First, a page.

Skip to main content

Having made nearly 3,000 rescues this summer already, NSW volunteer surf lifesavers and lifeguards are urging the public to understand their limitations as a “low intensity heatwave” approaches.

The Bureau of Meteorology indicates that a low intensity heatwave is in place for eastern NSW until Sunday.

Since December 1, volunteer lifesavers and lifeguards have conducted 2,727 rescues. In that same period, 23 coastal drownings have been recorded, seven of which occurred in a devastating six-day period between Wednesday 8 and Monday 13 February.

It means we have now seen nine drownings in February and the coastal drowning toll for the period dating July 1-now sits at 35.

Off the back of one of the most shocking weeks for coastal drownings in recent memory, NSW surf lifesavers and lifeguards are encouraging anyone who plans to beat the heatwave this weekend and visit the coastline to do so by visiting a patrolled location and swimming between the red and yellow flags.

Callout teams and additional Support Operations assets are on standby across the state, with jetskis, inflatable rescue boats and drones out in force. Duty Officers in each region will be performing enhanced proactive surveillance activities and the State Operations Centre in Sydney has additional operators rostered to cope with the number of incidents which are expected.

“With hot conditions forecast, we have a very simple message for anyone heading to the coast,” said Surf Life Saving NSW CEO, Steven Pearce.

“By all means, enjoy the weekend with your friends, family and loved ones, but make sure that if you’re heading to the beach, you visit one where the red and yellow flags fly.

“If we can’t see you, we can’t save you.”

The dangers of swimming at unpatrolled and remote locations have been tragically highlighted across the summer – all drownings recorded to date have occurred at an unpatrolled location, outside of patrol hours and the red and yellow flags.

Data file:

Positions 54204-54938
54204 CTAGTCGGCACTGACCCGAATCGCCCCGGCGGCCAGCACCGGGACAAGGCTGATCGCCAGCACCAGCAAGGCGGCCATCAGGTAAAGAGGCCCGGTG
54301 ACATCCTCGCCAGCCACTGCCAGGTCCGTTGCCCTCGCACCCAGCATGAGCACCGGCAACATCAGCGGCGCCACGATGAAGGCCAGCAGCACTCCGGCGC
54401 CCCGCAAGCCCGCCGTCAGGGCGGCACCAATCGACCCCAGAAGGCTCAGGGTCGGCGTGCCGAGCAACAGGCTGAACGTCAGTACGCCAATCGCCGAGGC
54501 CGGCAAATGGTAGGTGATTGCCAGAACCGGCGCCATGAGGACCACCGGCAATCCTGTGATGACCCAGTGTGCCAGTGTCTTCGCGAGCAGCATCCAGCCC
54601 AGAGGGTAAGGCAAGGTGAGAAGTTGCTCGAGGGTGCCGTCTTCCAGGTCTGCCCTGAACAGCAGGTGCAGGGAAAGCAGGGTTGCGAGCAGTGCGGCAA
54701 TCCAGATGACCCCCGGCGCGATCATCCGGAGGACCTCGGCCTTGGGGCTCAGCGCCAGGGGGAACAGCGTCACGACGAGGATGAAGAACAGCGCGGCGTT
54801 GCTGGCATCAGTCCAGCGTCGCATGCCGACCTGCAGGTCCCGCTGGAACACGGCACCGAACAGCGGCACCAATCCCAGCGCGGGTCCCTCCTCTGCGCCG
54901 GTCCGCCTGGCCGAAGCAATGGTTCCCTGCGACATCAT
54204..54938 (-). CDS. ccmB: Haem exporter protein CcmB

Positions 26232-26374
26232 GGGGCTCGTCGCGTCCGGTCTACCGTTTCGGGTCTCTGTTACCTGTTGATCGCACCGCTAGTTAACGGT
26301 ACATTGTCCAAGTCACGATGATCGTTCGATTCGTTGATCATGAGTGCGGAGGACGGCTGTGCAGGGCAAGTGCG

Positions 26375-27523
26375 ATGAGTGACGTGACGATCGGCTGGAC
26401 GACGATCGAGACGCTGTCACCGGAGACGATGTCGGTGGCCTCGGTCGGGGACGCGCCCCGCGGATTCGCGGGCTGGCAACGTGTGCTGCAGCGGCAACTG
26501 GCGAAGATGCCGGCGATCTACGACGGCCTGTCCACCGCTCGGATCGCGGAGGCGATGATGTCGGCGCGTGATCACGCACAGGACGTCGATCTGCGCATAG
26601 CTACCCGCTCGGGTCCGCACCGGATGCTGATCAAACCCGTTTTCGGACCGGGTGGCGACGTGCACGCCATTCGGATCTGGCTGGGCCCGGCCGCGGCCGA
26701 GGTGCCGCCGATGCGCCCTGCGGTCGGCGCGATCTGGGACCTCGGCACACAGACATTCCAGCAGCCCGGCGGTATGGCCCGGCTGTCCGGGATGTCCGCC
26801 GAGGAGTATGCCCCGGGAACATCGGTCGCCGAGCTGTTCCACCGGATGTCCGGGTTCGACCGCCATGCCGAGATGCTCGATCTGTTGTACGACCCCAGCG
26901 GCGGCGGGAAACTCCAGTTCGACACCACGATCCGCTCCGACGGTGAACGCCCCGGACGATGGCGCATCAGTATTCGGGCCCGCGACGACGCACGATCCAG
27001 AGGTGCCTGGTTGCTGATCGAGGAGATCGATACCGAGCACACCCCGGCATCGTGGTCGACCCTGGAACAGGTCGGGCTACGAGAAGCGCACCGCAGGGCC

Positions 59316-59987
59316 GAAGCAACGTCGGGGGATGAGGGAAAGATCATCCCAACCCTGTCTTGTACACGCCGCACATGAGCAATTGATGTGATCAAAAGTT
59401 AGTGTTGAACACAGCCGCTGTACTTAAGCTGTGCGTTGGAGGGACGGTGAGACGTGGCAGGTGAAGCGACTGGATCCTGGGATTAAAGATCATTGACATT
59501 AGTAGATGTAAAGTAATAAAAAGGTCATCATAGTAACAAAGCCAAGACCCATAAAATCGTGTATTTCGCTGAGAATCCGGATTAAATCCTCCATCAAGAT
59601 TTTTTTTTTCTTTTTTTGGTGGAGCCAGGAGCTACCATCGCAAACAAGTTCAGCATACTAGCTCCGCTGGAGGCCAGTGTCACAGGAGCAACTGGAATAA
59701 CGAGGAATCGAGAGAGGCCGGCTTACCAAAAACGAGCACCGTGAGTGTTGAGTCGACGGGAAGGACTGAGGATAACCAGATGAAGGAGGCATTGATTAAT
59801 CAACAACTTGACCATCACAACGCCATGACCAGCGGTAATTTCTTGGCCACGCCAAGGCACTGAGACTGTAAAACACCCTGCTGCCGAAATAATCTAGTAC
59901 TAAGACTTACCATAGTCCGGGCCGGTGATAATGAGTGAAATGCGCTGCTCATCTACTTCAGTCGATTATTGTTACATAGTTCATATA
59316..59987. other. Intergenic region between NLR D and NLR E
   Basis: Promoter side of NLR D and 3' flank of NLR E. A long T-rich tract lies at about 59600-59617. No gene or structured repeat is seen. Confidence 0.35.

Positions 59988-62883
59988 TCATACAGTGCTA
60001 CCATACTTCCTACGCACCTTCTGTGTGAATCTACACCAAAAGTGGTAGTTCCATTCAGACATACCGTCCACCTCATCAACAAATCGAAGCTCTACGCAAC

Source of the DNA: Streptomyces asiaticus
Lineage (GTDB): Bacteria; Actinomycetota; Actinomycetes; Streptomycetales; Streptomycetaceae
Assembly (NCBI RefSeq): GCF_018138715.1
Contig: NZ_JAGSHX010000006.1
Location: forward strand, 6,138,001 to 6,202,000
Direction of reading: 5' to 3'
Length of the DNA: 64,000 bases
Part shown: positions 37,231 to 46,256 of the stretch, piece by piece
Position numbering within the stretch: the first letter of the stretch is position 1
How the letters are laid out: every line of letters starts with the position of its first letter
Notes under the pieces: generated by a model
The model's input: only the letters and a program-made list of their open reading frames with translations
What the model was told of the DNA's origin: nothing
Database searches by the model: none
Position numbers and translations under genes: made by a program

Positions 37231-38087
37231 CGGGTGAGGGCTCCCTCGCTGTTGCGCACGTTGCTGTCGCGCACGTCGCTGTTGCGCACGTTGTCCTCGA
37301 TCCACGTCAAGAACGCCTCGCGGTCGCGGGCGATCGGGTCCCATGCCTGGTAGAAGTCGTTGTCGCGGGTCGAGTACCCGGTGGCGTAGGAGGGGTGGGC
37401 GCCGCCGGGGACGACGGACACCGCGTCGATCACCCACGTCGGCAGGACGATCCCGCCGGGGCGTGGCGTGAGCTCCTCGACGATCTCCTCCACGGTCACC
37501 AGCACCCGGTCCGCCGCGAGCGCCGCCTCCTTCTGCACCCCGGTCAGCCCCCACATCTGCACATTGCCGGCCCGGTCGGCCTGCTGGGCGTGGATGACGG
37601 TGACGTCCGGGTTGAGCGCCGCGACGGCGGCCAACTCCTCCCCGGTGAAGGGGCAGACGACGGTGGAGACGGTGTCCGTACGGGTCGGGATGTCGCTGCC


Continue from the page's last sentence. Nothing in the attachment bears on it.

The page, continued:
SLSNSW Director of Lifesaving, Joel Wiseman, said that with hazardous surf conditions and big crowds expected in the coming days, the risks of swimming at unpatrolled locations had increased significantly.

“Too often we have seen tragic incidents where a person has drowned while trying to rescue someone else. You might be a good swimmer yourself, however trying to save someone else, often without any rescue equipment or training is extremely difficult and dangerous,” he said.

This summer, there have been five fatalities where bystanders have drowned while attempting to rescue someone caught in a rip.

“If you do see someone in trouble at an unpatrolled location, call for help, dial Triple-Zero and if you must attempt the rescue yourself, take a minute to try to locate some form of rescue device or flotation aid, like a bodyboard to take with you. It can buy you and the person you’re assisting precious minutes afloat until help arrives,” Joel continued.

Surf lifesavers are also reminding people to check the BeachSafe website or download the BeachSafe app to find patrolled beach locations before leaving home.

Thursday 16 February 2023